Parts of Saskatchewan were hit by a light frost this past week, and some farmers are worried that their crops aren't as mature as they'd like.
Thankfully, the frost which hit areas south of North Battleford and Watrous was only around -1 to -2 degrees and only lasted about a few hours. Cory Jacob, crops extension specialist with the Ministry of Agriculture, says that the length of the frost is just as important as the severity of the temperature.
"The longer it freezes the more damage we see. If it just dips below 0° for a few hours there's a lot less damage in that regard."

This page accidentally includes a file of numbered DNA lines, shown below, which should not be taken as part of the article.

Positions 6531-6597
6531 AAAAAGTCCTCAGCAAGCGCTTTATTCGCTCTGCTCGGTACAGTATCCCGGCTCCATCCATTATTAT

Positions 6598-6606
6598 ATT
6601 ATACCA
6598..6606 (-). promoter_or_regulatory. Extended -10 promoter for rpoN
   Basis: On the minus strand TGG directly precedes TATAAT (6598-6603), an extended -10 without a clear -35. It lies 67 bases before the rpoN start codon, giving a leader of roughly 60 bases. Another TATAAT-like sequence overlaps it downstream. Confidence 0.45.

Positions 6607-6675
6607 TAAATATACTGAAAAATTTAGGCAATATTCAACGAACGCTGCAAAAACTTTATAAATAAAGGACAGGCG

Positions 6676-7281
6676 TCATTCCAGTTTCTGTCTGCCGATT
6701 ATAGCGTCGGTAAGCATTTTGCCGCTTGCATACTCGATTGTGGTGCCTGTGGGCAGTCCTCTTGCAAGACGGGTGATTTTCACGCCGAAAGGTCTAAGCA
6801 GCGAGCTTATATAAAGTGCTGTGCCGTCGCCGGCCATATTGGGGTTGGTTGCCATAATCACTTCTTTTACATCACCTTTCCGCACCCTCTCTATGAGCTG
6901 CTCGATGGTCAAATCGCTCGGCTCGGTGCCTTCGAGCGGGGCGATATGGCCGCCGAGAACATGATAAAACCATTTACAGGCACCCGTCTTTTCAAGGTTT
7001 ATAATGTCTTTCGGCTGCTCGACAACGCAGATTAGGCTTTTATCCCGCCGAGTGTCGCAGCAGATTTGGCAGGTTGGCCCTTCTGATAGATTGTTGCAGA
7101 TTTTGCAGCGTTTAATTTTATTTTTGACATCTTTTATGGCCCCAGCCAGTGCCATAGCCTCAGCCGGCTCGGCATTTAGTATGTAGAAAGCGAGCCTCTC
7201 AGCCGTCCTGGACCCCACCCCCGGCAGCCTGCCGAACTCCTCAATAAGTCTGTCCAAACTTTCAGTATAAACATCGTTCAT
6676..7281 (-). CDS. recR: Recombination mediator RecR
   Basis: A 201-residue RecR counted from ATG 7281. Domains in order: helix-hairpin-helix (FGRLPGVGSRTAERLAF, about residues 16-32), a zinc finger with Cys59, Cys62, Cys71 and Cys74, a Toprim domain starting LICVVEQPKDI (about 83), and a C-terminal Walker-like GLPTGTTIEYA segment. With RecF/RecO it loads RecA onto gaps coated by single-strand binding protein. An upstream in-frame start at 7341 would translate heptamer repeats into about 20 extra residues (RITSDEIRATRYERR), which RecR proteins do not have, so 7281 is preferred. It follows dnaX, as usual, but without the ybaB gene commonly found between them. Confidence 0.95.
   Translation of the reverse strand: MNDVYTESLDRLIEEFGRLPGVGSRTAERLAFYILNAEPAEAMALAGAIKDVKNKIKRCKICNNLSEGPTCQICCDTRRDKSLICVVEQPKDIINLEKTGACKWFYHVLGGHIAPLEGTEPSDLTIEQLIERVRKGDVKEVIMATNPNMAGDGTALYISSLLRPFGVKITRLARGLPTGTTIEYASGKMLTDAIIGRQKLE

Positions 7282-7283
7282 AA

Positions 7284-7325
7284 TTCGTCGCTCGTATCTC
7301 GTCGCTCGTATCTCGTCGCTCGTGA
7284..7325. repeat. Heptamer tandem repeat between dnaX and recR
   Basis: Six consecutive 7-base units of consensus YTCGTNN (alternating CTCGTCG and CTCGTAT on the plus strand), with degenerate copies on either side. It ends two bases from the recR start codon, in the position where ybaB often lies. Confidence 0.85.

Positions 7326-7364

The less mature a crop is, the more vulnerable it is to frost damage, meaning that crops like chickpeas and lentils are probably not too much at risk this time of year. Crops like wheat, corn, and soybeans however, are still at a point where a long and heavy frost could be devastating. Jacob says these crops are slightly behind due to lack of rain early in the spring.
"Everyone seeded when they could this year but the rains came in June and a lot of our crops didn't start growing until mid-June or even into July. That's really the factor right now. The moisture came later and the crops came later. This is what we have as a result."Click here to see more...